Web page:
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Lunch

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Whole Wheat Banana Bread

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Pasta.

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My itty portion.

  • Tuesday
    • Water total: 16 cups
      • 8:30 am: 2 cups water
    • 9:00 – pancake (1.5 eggs, 6 tbsp oats, 3 tbsp nonfat Greek yogurt, 1.5 cups flower sprouts [like kale]). 2 cups water
      • 10: stroller strides (interval full body workout) 2 cups water during workout
    • 11: 3/4 cup Greek yogurt with 1 tsp pb 3/4 apple and cinnamon
    • 11:30 – grande coffee w 1 oz milk
    • 1:00 pm – 2 cups water; 1 whole wheat pizza slice with broccoli and spinach topping
      • 2:45 – 2 cups water
      • 4:15 – 2 cups water
    • 5:15 – 1.5 clementine 10 raw almonds
    • 6:15 : 2 cups water, 3 bell pepper slices
    • 7:30 2 cups water. 2 (really big) glass red wine. 1/3 cup sprouted brown rice, 1/3 cup mushroom stroganoff, 1/2 cup roasted sugar snap peas in 1 tsp Evoo, 1 small bell pepper stuffed w 1/2 cup chickpeas w lemon zest and juice; 2 choc truffle
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Pancake with a hot sauce smile.

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Yogurt parfait.

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  • Wednesday
    • Water total: 16 cups
      • 9:15 am 2 cups water
    • 9:30 – smoothie (3/4 cup Greek yogurt, 1/2 banana, 1/2 cup blueberries, 1.5 cups broccoli, 1/4 cup oats, 1 tbsp pb, 1/2 cup water, vanilla and cinnamon)
      • 10:30 2 cups water
    • 11:15 cup of coffee w splash of milk
      • 11:40 2 cups water
    • 12:15 pm 1 cup coffee
      • 1:00 2 cups water
    • 1:15 leftover snap peas stroganoff and rice, kidney beans 1/2 cup each
    • 2:45 2 cups water. 1 oz sharp cheddar
    • 5:15 thin slice whole wheat banana bread
      • 6:30 2 cups water
    • 7:00 carrot ginger coconut soup (1 cup), sesame noodles (1/2 cup brown rice quinoa pasta with pb and sesame sauce (pb, molasses, sesame oil, ginger, garlic,etc), 2 cups water, 1 piece dark chocolate w raisins and pecans
      • 10:30 2 cups water
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Finished smoothie.

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Sautéing veggies for the soup.

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Soups on!

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Sesame noodles, with some modifications on this recipe: http://www.foodnetwork.com/recipes/tyler-florence/cold-sesame-noodles-recipe2.html

  • Thursday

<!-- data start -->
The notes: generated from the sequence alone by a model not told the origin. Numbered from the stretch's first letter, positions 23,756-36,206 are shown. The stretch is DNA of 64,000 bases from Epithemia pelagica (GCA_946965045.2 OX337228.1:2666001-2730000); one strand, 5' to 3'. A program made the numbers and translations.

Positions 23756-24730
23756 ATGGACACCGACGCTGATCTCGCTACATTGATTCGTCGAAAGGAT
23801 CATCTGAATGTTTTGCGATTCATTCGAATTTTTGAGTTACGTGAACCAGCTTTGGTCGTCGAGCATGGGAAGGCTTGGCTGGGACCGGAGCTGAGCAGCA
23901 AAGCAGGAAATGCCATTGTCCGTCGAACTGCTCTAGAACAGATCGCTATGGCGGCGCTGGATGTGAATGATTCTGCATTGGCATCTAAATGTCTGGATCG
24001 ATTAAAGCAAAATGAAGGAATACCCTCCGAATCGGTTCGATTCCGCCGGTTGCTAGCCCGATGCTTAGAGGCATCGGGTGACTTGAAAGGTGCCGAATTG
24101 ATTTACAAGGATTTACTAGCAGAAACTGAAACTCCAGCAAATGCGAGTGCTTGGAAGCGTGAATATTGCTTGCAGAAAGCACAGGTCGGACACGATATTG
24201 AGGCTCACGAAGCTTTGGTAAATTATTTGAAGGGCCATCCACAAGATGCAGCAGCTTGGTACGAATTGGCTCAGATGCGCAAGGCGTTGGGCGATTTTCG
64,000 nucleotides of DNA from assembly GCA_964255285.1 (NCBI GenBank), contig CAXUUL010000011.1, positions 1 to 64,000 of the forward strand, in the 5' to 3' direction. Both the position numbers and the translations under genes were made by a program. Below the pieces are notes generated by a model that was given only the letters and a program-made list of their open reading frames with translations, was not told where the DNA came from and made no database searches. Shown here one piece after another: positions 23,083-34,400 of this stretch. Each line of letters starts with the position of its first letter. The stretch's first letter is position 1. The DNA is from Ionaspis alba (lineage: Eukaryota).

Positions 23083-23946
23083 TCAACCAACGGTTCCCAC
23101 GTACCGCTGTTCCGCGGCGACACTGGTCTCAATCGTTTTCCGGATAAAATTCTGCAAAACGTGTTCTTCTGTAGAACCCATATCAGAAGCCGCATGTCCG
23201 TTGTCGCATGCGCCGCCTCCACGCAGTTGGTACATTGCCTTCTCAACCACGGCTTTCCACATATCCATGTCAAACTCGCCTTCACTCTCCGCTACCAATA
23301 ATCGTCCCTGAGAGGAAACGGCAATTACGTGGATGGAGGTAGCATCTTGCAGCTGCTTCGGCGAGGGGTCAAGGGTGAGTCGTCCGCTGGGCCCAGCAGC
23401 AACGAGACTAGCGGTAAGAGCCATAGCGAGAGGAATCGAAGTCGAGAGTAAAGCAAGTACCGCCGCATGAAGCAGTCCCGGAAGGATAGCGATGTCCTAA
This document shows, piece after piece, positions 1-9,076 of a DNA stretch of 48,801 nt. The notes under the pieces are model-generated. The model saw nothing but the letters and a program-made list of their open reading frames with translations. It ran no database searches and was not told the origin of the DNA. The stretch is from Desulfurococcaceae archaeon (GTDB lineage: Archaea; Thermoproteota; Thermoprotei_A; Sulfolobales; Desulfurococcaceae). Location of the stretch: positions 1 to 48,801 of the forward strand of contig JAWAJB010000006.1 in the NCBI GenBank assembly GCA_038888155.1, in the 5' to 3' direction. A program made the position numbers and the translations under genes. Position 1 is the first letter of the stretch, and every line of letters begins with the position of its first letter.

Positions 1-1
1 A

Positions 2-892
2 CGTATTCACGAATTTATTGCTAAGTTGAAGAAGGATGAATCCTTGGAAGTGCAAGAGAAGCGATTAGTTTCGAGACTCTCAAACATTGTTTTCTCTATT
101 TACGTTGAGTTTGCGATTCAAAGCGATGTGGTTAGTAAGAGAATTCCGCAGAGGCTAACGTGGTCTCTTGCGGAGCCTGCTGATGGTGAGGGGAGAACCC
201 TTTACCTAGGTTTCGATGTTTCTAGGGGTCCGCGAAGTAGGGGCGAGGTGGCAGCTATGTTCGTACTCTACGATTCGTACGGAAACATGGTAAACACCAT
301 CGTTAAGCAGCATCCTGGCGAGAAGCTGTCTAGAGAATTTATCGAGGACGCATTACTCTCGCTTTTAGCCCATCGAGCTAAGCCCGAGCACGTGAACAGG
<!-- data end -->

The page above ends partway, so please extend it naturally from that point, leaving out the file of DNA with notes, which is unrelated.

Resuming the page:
• Water total: 14
      • 9:30 am 2 cups water
    • 10:00 1/2 cup oats, 6 oz baby spinach sautéd in 1 tsp Evoo and garlic, 2 scrambled eggs, 2 cups water
    • 10:45 2 cup coffee w splash milk
      • 12:30 pm 2 cups water
      • 1:30 2 cups water
    • 2:00 leftover carrot soup (1.5 cups) rice beans and mushroom (1/2 cup each;) 1 cup water
      • 3:00 1 cup water
      • 5:15 2 cups water
    • 6:15 2 cups water. 1 small sweet potato with skin and sprinkle cheddar cheese, 1/2 cup white beans cooked in sriracha sauce, 1 cup slaw (napa cabbage carrots onion pepper apple celery lemon juice avocado), 1 glass red wine
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Breakfast.

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Leftovers. Again.

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Slaw.

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BBQ(ish) Dinner.

  • Friday
    • Water total: 17 cups
      • 5:30-7am 3 cups water before/ during barre
    • 7:00 grande coffee with splash milk
    • 8:30 2 cups water. Miso soup (1 tbsp miso w 2 cups water) with 1/2 cup leftover sprouted brown rice, 3 cups flower sprouts, 2 poached eggs, 1 tsp toasted sesame oil and hot sauce
      • 9:30 2 cups water
      • 11:15 2 cups water
    • 12:15 2 cups water. 2 cups leftover slaw w 1/2 cup kidney beans, 1 small sweet potato w sprinkle cheddar
      • 4:00 2 cups water
    • 4:30 2 clementines 15 raw almonds
      • 530 1 cup water
    • 7:00 pm – FAMILY DINNER. 1 cup water. 1/4 cup guac w 10 scoops, 2-3 oz white fish, 1/2 cup black bean, 1/2 cup cabbage, 2 margaritas. 1 piece salted caramel dark chocolate, 1 scoop vanilla ice cream
      • 10:00 2 cups water
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Another take on Breakfast.

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  • Saturday
    • Water total: 16 cups
      • 9:45 am 2 cups water
    • 10:15 2 cups water. 1/2 cup oats cooked in water, 3 oz baby spinach in 1 tsp Evoo, 1/3 avocado, 1 tbsp toasted pumpkin seeds
      • 11:00 am – 1:00 pm 4 cups water before/during/after barre
    • 1:00 pm grande coffee splash of milk
    • 2:30 pm salad w romain eggplant roasted red pepper cucumber tomato chick peas fresh mozzarella 1 tbsp vinaigrette, 10 French fries, 5 bites broccoli cheddar omelet, 1 cup water
      • 7:00 pm 4 cups water
    • 8:30 VALENTINES. 2 glasses red wine, 5 slices baguette 1/2 inch thick,  5 crackers, cheese (3ish oz), cherry jam, 10 olives, 2 cups water
      • 1 cup water before bed
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More savory oats.

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VDay with my love.

  • Sunday (Busy day, no photos)